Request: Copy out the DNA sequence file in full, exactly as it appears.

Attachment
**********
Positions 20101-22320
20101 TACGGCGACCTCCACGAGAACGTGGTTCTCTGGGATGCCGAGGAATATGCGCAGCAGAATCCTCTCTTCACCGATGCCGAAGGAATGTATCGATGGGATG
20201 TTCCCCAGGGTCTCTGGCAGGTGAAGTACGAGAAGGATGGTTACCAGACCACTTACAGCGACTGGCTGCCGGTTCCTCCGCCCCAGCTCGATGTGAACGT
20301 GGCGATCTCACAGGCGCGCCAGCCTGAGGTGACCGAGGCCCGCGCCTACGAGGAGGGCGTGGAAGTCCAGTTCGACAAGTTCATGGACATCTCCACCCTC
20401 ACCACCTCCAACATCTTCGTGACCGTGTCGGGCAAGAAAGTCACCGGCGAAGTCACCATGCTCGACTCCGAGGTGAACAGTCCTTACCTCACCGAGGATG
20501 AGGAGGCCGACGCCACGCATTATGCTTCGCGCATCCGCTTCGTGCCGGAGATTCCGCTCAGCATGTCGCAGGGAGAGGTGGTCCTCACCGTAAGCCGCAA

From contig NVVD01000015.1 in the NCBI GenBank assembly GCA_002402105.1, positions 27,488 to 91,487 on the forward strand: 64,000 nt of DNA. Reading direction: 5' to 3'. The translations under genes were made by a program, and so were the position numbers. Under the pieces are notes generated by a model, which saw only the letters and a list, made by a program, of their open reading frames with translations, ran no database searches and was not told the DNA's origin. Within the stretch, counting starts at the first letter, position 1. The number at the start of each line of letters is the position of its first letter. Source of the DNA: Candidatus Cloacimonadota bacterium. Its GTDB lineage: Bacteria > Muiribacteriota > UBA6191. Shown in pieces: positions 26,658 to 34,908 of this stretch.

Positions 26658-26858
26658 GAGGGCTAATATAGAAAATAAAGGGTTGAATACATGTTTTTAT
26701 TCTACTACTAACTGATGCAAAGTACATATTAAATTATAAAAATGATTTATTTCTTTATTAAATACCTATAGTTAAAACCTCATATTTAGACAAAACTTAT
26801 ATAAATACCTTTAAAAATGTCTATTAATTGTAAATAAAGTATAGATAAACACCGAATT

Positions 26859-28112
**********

Positions 20101-22320
20101 TACGGCGACCTCCACGAGAACGTGGTTCTCTGGGATGCCGAGGAATATGCGCAGCAGAATCCTCTCTTCACCGATGCCGAAGGAATGTATCGATGGGATG
20201 TTCCCCAGGGTCTCTGGCAGGTGAAGTACGAGAAGGATGGTTACCAGACCACTTACAGCGACTGGCTGCCGGTTCCTCCGCCCCAGCTCGATGTGAACGT
20301 GGCGATCTCACAGGCGCGCCAGCCTGAGGTGACCGAGGCCCGCGCCTACGAGGAGGGCGTGGAAGTCCAGTTCGACAAGTTCATGGACATCTCCACCCTC
20401 ACCACCTCCAACATCTTCGTGACCGTGTCGGGCAAGAAAGTCACCGGCGAAGTCACCATGCTCGACTCCGAGGTGAACAGTCCTTACCTCACCGAGGATG
20501 AGGAGGCCGACGCCACGCATTATGCTTCGCGCATCCGCTTCGTGCCGGAGATTCCGCTCAGCATGTCGCAGGGAGAGGTGGTCCTCACCGTAAGCCGCAA

From contig NVVD01000015.1 in the NCBI GenBank assembly GCA_002402105.1, positions 27,488 to 91,487 on the forward strand: 64,000 nt of DNA. Reading direction: 5' to 3'. The translations under genes were made by a program, and so were the position numbers. Under the pieces are notes generated by a model, which saw only the letters and a list, made by a program, of their open reading frames with translations, ran no database searches and was not told the DNA's origin. Within the stretch, counting starts at the first letter, position 1. The number at the start of each line of letters is the position of its first letter. Source of the DNA: Candidatus Cloacimonadota bacterium. Its GTDB lineage: Bacteria > Muiribacteriota > UBA6191. Shown in pieces: positions 26,658 to 34,908 of this stretch.

Positions 26658-26858
26658 GAGGGCTAATATAGAAAATAAAGGGTTGAATACATGTTTTTAT
26701 TCTACTACTAACTGATGCAAAGTACATATTAAATTATAAAAATGATTTATTTCTTTATTAAATACCTATAGTTAAAACCTCATATTTAGACAAAACTTAT
26801 ATAAATACCTTTAAAAATGTCTATTAATTGTAAATAAAGTATAGATAAACACCGAATT

Positions 26859-28112